Often times SEO (Search Engine Optimization) is referred to in the context of business websites and blogs, even on ChurchMag. Although this is one of the more common references, SEO is something that every church should consider: You need good church website SEO!
A church website may be thought of as a tool or resource for church members, as it’s usually full of current events, announcements and Bible study schedules; but it’s actually one of the best ways for potential church attenders to “visit” your church. In fact,
“In the past 12-months, over 17 million American adults who don’t regularly attend worship services, visited the website of a local church or place of worship.”
This is all fine and good, but without decent SEO, how are seekers going to find you?
Take this story for example:
SEO is important. It’s huge.
But, what happens when it becomes more important than your writing?
I read an article a while back on DZINE PRESS titled: Tips to Get Better Feedback on Your Website
The keyword for the post was Feedback, I think.
Call me crazy.
The word was used over 60 times.
Here’s one of the paragraphs:
If you’re blogging or building a church website, Search Engine Optimization is something you need to keep in mind.
What’s the point of pushing your content onto the web, without making sure it can be found?
These three infographics on Search Engine Optimization are sure to give you some nuggets to chew on.
There are a number of reasons why your church, ministry or non-profit should be on Google+, but the latest reason is probably the most important.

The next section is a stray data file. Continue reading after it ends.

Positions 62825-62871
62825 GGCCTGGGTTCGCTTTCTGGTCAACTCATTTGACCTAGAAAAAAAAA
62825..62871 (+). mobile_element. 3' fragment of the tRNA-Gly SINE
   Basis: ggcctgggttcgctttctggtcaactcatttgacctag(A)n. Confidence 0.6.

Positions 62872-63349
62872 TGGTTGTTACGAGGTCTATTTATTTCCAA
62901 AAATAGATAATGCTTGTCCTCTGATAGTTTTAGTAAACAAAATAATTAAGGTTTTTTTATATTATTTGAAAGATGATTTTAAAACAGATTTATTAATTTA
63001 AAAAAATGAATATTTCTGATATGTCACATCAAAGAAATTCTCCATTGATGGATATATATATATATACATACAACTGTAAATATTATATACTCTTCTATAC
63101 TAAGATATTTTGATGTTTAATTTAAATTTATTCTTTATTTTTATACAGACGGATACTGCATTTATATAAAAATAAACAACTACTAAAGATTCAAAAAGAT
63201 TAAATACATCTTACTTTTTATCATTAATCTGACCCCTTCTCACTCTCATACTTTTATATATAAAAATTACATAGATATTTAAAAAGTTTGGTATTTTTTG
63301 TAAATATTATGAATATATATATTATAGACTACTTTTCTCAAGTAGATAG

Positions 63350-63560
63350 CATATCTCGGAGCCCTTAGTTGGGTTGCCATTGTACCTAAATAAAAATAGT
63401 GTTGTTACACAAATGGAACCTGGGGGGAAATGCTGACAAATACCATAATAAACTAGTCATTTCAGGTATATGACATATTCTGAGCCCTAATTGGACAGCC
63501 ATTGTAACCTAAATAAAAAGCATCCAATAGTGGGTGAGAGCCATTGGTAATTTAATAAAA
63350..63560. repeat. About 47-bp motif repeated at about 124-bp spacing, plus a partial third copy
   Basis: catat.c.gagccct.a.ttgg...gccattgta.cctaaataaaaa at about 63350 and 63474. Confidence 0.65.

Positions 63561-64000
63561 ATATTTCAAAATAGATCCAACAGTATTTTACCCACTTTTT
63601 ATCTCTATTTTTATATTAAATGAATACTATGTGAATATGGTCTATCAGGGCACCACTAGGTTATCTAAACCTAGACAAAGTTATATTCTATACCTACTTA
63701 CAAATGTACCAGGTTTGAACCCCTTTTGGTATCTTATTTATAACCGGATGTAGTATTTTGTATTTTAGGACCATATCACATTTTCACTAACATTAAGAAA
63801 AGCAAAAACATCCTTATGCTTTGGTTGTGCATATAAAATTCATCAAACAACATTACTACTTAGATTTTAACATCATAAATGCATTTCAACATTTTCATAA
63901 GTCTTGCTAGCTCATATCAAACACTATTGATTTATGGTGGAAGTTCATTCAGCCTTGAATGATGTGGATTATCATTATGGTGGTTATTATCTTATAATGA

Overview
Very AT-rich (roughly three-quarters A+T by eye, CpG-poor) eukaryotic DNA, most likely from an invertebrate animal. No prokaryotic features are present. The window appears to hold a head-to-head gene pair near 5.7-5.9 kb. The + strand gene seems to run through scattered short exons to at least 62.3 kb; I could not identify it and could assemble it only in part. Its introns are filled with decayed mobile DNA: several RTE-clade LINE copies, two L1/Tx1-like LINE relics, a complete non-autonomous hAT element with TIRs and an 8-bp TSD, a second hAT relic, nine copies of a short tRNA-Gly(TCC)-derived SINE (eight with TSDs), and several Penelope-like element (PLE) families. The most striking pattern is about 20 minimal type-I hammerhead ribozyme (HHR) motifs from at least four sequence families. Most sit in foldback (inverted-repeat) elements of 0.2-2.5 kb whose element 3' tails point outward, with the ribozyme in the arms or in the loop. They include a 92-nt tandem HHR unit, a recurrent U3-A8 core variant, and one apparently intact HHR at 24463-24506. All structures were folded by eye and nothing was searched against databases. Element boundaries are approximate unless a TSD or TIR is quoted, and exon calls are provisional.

Google has been slowly tying all of its services together into Google+, as part of creating a more personal search experience.
This can be seen in the “introduction of Knowledge Graph last year, when Google started showing information on the right-hand side of search results to help you figure out if you’re searching for the right thing, be it a person, place or thing.”
As seen here:
Although I love dissecting data, tracking website statistics feels like a chore. It’s important to know my audience and what brings them to my blog, but I’d rather spend that time producing great content.
I have tried half a dozen solutions and most often use Google Analytics or WordPress Site Stats. WordPress gives me most of the simple, everyday things I might want to know. I turn to Google Analytics to answer further questions like:
“Am I getting new visitors?”
“How well am I connecting with the audience?”
Now, there’s an impressive new tool from Visual.ly which converts Google Analytics data into an infographic that balances simplicity with depth.
Here’s what it looks like:
Although this list has a Valentine’s Day feel to it, we all want some Google love no matter what time of year it is!
Many of these may seem like ‘non-brainers’ and you may be looking around for some ‘magic solution,’ but the fact of the matter is, there isn’t one. Having Google ‘love’ your website takes hard work–plain and simple.
Take a look at these 14 ways for Google to love your site, and you’ll see what I mean:
Have you heard about the new Reddit called, Google Poems?
Here’s the premises:
Before you even begin to think about working on your SEO, whether it be your blog, organization or ministry website, you need to know the language.
The following recipe outlines some major definitions that are key to building good SEO.
This ‘recipe’ not only outlines these key words, but it also has some good tips, too.
Take a look at these ingredients and start cooking up some awesome SEO!